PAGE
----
Apartment Demand Ebbs as 'Avalanche' of New Units Open
By Diana Olick, CNBC Correspondent
NEW YORK (CNBC) -- One of the biggest upsides to the downturn in housing has been a surge in demand for apartments.
Whether burned by foreclosure or afraid of losing money in homeownership, Americans have run in droves to rent. That resulted in a strong rise in rents and a big drop in vacancies over the past few years, as investors rushed to build more supply. Now, just as that supply is about to come on line, demand appears to be weakening.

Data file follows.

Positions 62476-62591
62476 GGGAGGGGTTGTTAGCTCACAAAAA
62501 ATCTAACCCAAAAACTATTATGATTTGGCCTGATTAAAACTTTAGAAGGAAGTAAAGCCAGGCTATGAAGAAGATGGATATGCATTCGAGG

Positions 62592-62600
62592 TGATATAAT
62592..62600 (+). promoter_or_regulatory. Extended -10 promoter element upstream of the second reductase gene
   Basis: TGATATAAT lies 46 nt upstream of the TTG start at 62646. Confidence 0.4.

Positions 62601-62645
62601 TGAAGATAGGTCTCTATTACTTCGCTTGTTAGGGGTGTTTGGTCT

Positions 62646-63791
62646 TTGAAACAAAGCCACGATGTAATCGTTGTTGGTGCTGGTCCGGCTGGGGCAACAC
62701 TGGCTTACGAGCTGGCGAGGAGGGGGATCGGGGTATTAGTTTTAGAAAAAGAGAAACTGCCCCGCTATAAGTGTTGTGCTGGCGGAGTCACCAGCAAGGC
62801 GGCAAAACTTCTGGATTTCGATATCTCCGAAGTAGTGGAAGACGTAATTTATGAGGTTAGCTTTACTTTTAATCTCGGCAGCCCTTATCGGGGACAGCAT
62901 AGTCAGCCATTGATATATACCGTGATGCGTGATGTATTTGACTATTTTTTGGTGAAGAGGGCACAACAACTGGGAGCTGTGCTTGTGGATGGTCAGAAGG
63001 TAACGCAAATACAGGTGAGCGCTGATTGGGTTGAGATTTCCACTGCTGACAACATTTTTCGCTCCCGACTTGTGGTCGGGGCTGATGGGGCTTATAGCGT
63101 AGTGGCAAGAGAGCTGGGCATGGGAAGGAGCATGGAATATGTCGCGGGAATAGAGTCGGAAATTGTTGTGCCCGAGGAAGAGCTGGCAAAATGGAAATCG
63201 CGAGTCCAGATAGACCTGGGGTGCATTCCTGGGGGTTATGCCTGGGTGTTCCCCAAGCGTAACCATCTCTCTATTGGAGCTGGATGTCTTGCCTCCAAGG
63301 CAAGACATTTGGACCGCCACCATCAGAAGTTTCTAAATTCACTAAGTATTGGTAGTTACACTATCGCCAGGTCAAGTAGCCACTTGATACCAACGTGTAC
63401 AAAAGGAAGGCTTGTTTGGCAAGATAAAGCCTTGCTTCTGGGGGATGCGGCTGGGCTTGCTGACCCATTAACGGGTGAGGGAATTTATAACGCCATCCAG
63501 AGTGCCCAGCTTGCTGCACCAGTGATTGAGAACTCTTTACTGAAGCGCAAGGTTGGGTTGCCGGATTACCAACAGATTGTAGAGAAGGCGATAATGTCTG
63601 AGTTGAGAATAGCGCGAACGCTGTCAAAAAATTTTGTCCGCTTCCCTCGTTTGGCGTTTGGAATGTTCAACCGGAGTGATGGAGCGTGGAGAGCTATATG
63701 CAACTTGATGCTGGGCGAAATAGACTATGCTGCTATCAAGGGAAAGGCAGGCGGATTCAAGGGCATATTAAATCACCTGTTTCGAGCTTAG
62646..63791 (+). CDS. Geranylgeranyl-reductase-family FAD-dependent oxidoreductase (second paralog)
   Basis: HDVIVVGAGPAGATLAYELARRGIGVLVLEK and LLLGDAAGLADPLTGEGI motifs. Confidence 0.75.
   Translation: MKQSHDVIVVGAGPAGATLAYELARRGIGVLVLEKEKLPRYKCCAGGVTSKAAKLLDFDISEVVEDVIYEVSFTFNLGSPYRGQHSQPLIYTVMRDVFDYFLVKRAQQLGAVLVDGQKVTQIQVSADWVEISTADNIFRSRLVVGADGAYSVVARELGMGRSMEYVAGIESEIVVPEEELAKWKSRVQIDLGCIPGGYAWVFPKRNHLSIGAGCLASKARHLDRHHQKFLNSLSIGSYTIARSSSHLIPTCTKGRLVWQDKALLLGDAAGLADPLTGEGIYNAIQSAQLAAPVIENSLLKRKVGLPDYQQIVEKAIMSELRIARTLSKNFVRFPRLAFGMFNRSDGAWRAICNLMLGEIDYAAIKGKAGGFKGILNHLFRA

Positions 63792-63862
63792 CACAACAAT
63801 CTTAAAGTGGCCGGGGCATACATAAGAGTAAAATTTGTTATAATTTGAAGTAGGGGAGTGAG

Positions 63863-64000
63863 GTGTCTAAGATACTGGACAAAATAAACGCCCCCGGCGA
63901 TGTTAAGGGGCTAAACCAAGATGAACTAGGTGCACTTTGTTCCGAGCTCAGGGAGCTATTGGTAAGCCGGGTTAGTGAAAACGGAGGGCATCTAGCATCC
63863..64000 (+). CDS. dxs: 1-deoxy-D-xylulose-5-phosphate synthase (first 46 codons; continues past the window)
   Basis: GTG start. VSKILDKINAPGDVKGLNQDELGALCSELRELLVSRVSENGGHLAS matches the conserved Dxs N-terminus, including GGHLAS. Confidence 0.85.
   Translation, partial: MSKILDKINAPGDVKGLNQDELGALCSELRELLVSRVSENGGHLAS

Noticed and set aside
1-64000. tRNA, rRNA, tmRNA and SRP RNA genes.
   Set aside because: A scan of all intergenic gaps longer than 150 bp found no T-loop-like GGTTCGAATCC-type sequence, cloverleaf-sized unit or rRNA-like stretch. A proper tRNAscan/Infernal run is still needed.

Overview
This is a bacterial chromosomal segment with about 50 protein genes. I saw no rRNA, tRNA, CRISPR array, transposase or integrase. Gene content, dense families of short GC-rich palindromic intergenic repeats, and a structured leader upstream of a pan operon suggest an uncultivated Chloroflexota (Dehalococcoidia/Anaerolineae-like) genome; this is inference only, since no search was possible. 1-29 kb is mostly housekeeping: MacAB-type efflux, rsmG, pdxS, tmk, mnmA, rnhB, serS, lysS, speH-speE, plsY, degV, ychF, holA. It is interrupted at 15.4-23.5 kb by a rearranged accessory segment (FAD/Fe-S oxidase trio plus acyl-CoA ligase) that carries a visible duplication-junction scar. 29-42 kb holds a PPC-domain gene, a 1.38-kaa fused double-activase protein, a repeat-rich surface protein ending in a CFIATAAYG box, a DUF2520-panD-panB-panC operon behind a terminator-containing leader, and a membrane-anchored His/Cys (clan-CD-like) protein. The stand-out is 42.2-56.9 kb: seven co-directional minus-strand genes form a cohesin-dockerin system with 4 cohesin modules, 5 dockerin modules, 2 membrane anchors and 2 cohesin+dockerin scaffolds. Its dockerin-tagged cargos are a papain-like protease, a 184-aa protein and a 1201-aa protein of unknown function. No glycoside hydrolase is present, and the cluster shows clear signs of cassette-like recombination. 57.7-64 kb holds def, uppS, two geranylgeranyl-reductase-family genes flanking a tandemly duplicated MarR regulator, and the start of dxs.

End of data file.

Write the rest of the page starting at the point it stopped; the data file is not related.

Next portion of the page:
Apartment vacancies fell by just ten basis points in the third quarter of 2012, from 4.7% to 4.6%, according to Reis Inc. While that is still an improvement, it is the slowest rate since the recovery began in 2010; vacancies fell by an average 35 basis points every quarter from 2010 and 2011."Demand for apartments still clearly outstrips supply growth, with absorption figures higher than construction, and vacancies declining. Still, there is cause for concern in the near-term that demand is abating for multifamily, just as a veritable avalanche of new projects begins to open their doors early next year," notes Reis economist Victor Calanog.
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